With its un-daunting ski slopes and friendly ski schools Vars is a good place to learn to ski


Quite a good choice for first timers, especially if you base yourself in Les Claux for maximum convenience of accommodation, equipment rentals and proximity to the nursery slopes, which are right by the village.

With lots of longer easy green runs to progress on to, Vars provides enough to challenge without being too daunting, and if you progress well you’ll be able to get across large sections of this big ski area right over towards Risoul within the week.

The ESF ski school offers great group lessons and will develop your skiing abilities from intermediate to expert


Intermediates will love the Foret Blanche region and the potential to ski fast on long blue and red runs right across to Risoul, for lunch perhaps, and return the same afternoon.

There’s a great range of terrain from open powder bowls on the upper slopes above the treeline, and more technical winding routes through pretty woodland closer to the resort. Some of the runs are very long indeed, including an exhilarating (and rather exhausting if you don’t take a break) eight kilometre (five mile) run, the longest on the circuit.

Glide through Vars’ fantastic light powder


Although not well known for its challenging terrain outside the area, Vars does indeed have plenty of steep runs including a famed bump run just above the village. However some of the steepest terrain overall is towards the top of the ski area at Chabrieres. Experts can choose between around a dozen black runs, with Cuni generally regarded as the most challenging, there are also plenty of off piste itineraries and the local mountain guides office will be happy to lead you to and down them.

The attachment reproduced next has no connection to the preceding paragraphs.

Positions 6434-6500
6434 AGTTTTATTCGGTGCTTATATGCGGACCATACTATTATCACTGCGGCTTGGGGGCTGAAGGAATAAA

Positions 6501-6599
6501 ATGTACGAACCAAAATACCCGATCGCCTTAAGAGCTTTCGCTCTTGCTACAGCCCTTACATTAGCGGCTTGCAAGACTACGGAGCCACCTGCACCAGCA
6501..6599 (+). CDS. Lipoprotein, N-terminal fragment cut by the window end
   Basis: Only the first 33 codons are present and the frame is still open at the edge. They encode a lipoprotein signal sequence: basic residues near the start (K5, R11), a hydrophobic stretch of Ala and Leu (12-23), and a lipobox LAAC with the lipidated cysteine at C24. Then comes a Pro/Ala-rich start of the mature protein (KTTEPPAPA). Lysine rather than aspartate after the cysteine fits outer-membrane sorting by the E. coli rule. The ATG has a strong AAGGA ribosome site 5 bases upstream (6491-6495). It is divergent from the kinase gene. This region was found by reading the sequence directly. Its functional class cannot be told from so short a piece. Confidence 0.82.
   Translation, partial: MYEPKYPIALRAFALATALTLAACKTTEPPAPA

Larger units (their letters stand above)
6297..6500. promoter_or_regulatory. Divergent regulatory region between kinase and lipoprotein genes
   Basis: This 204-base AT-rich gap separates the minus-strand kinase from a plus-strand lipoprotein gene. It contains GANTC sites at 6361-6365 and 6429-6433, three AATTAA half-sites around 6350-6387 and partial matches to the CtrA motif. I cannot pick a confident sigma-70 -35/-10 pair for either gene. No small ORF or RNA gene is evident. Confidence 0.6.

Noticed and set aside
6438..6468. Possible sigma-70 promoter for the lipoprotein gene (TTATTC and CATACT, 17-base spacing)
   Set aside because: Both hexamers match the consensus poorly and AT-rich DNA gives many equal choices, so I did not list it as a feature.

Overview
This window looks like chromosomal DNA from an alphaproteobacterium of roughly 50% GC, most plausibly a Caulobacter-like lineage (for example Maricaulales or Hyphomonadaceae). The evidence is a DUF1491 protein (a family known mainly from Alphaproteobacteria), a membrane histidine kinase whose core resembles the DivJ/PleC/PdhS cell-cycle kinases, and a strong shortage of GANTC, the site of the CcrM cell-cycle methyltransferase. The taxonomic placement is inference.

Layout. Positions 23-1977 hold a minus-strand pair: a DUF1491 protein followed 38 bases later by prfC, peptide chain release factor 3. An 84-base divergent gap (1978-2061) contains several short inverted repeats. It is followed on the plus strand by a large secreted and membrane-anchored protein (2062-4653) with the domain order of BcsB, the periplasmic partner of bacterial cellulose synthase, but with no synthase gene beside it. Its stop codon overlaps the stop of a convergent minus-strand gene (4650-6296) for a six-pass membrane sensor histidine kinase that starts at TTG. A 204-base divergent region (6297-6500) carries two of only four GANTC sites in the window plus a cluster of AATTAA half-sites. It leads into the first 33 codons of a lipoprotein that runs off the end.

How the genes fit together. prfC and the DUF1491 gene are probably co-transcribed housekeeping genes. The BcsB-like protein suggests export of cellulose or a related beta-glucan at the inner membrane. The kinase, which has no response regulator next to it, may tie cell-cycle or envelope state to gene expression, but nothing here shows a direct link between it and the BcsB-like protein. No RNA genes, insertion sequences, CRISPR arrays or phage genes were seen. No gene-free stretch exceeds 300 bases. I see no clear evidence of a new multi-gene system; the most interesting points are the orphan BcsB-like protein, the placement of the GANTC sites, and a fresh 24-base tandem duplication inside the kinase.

An unusual attraction is Vars Flying Kilometre speed skiing course, home to an annual competition where racers regularly top 160kph (100 mph) as they fly (nearly) down the slopes. The course, reached by the Crévoux chair, is sometimes open for holidaymakers to try out under strict supervision.

For freestylers check out L’Eyssina snowpark with well maintained kickers and terrain for different ability levels

Snowboard / Freestyle Skiing

Vars has two terrain parks that feature pre-shaped terrain so they’re ready to go with minimal snow cover at the start of the season. As a result the resort has achieved fourth place in a national ranking of the best terrain parks in France.

The L’Eyssina park has five zones corresponding to traditional slope gradings with very easy (green), easy (blue) moderate (red) and difficult (black) terrain – except there are easy and ‘experienced’ blue lines. The easier blue area has two tables and a 40m long hip, the more advanced blue area has eight tables between eight and 12 metres high. The red zone has slope style, tables, eight rails with kink, gap to rail and a step down. The Black zone has a big air and special units. The cool zone chalet is the place to watch riders from the terrace, enjoy the sound system and visit the barbecue.
The second, Ecrins Snow Park, has smaller features but has a C Box, S Box, 2 rainbows, a large box, a very large wave box and many more hits. It stages JIB and night sessions every week.

The cross country skiing in Vars is enjoyable for everyone with both easy and more challenging trails

Cross-Country Skiing

Cross country skiing is popular in the area and there are 40km of cross country trails, a quarter of which are easy, a half medium rated and a quarter suited to advanced skiers. The trails link the four Vars villages with the longest extending across the valley beneath the ski slopes linking the villages to Risoul. Ski shops in the village can provide rentals, and cross-country ski lessons are available from the ski school.

Vars Average Snow and Weather Conditions

Despite the rather southerly location of the Vars ski area in the Alps, both the main Le Claux villages and the tops of the ski slopes at 2750m are high, with a sizable proportion of the terrain north facing for protection from the thawing effect of a reputed 300 sunny days here each year.

Vars manages to accumulate an average 2.5m (8.3 feet) of snow each winter (presumably much of it falling at night, given the sunshine record) and there’s also ever more snowmaking covering more and more of the key lower runs.